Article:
Earlier this month in Death Valley, as on many of our outdoor outings, Dan and Madeleine were in one tent and Arden and I shared the other. They’re our small backpacking tents, so there’s not much room inside. It’s actually kind of nice to share one with a small-sized human, as that leaves a little more space to store clothes and flashlights and other items we want to keep near.
On the other hand, though, Arden is still a somewhat wild sleeper, flinging herself here and there while in a deep slumber, so I never know if I’ll wake up with her curled about my head, like a cat, or with her legs flung over me, or with her teeth chattering because she’s wiggled out of her sleeping bag. The morning we traveled to Racetrack Playa, though, I woke up to what seemed like an empty tent. I opened my eyes and saw no Arden, no sleeping bag, no pillow. It wasn’t until I sat up, wondering where she’d disappeared to, that I saw her, scrunched into a tiny ball at the very foot of the tent, still inside her sleeping bag.
And so, on our last night, we somehow convinced the two girls to take a tent together, figuring they would enjoy one another’s shenanigans. Plus, we both wanted a more predictable sleeping partner. Dan and I sat outside, enjoying a vision of the Milky Way that only the isolation of Death Valley could provide. As the last light from our Lupo candle burned itself out, we listened to Madeleine reading Superfudge to Arden in their tent. They giggled and acted like the best friend sisters that they’ve grown into being. Now I feel like I really know what my mom meant when she would say that she loved observing us, to see what we’d become.
It’s hard, too, not to attach myself too tightly to their dreams. I learned that lesson (or so I think) early on, when Madeleine commented – at the age of five – that she’d like to play the violin. Immediately caught up in the romantic notion of a small child playing music, we signed her up for lessons, listened religiously to the songs she’d learn to play by ear, and became a Suzuki family, with me learning the same tunes on my own violin. And we ignored the early signs that maybe she just wasn’t that into the violin. And after about a year and a half, she made the decision to retire. At that young age, she might have said that she’d like to travel to the moon just as easily as she’d mentioned the violin.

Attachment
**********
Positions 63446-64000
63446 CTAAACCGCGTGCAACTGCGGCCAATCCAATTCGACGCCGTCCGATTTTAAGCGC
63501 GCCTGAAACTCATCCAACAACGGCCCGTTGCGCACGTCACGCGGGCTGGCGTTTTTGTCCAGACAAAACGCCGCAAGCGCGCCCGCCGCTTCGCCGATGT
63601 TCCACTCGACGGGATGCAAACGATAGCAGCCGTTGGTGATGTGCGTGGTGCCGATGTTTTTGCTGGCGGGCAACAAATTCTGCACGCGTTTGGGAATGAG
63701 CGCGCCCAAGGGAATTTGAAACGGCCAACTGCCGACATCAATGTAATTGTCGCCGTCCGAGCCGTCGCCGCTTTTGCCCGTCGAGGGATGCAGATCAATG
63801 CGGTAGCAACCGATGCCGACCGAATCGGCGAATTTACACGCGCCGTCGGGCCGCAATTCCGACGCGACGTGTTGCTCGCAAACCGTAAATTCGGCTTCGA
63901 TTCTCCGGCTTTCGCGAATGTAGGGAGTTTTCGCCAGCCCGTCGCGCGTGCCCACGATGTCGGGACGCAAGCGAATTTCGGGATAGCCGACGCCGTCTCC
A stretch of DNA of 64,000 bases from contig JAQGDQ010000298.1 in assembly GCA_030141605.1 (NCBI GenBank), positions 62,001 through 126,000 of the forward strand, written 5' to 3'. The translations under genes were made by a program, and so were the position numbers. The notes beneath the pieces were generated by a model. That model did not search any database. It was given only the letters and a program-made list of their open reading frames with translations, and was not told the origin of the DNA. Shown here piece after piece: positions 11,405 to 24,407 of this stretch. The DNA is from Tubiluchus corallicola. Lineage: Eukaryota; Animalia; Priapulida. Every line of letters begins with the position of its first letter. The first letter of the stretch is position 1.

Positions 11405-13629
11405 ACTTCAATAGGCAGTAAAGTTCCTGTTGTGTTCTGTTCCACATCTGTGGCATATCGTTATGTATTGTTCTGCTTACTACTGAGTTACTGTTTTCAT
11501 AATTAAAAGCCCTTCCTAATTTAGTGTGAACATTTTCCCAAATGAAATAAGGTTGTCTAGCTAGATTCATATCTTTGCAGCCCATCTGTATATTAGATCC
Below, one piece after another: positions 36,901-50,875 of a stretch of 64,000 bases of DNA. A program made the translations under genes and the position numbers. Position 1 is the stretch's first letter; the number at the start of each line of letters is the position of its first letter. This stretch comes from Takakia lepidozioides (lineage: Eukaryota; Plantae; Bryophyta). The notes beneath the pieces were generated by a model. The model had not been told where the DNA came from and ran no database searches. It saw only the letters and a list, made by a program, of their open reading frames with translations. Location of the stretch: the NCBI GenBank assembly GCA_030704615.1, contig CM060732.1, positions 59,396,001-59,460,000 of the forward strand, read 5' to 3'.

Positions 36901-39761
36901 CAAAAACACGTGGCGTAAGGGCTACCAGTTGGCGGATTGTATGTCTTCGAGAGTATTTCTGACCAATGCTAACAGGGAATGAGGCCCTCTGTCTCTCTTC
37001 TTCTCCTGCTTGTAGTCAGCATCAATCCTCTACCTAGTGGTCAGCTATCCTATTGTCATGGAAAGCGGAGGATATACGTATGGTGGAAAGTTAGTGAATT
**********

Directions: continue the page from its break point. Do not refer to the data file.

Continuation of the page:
It was tough on me, because I knew I’d pushed her towards it. I was the one practicing alongside her, encouraging and cajoling her, demanding and correcting her. And just when I was starting to feel like I could play something and have it sound decent, she pulled the plug. And I had to respect her decision. I’m not a Tiger Mom, after all. But this year, as she considered her options for electives in middle school, she elected to try violin again, and she’s been very diligent about practicing. It’s really nice to have music in the house.
Today, Madeleine turns twelve, or as my grandmother would have put it, “a full dozen.” Yes, all those clichés are true. Time does fly, especially once you become parents (except maybe for that witching hour between about 4:00 and dinnertime when everyone is tired and cranky and hungry).
As if I needed more proof that my introverted, shy Madeleine is growing into her own, she came home early last week and announced that there would be a talent show at school. I asked if she would be trying out and she said she didn’t think so, but that one of her friends was going to audition. And then, on the morning of the audition, she mentioned it again, saying that maybe, just maybe, she would try out. I was skeptical, but we made arrangements for her to call if she decided to audition, because she’d need a ride home.
She didn’t call. And she wasn’t home when I got home. I called her and texted. No response. And just as I was starting to get really angry that she hadn’t followed our plan, she called. And she was positively elated. She’d auditioned. And she was ready to be picked up. I could barely get her to hang up so that I could drive to school, she was so excited. I knew that I had to just let go of that anger, that this was a moment far too important to keep calling-mom protocol.
And I realized how far she’s come, how grown up she is. She made this decision on her own, had the guts to follow through, and had the encouragement of positive friends: an empowered, courageous daughter, surrounded by constructive young women. To be independent and capable, to have friends who help her to be her best: a perfect example, right there, my vision for both of my daughters, coming to fruition.
The next morning she found out that she made the cut and will perform in the talent show. And like any mother, I asked when it would be. These kinds of events need to be put on the calendar. And like any middle schooler, she has absolutely no idea.
Happy Full Dozen Birthday, Madeleine!
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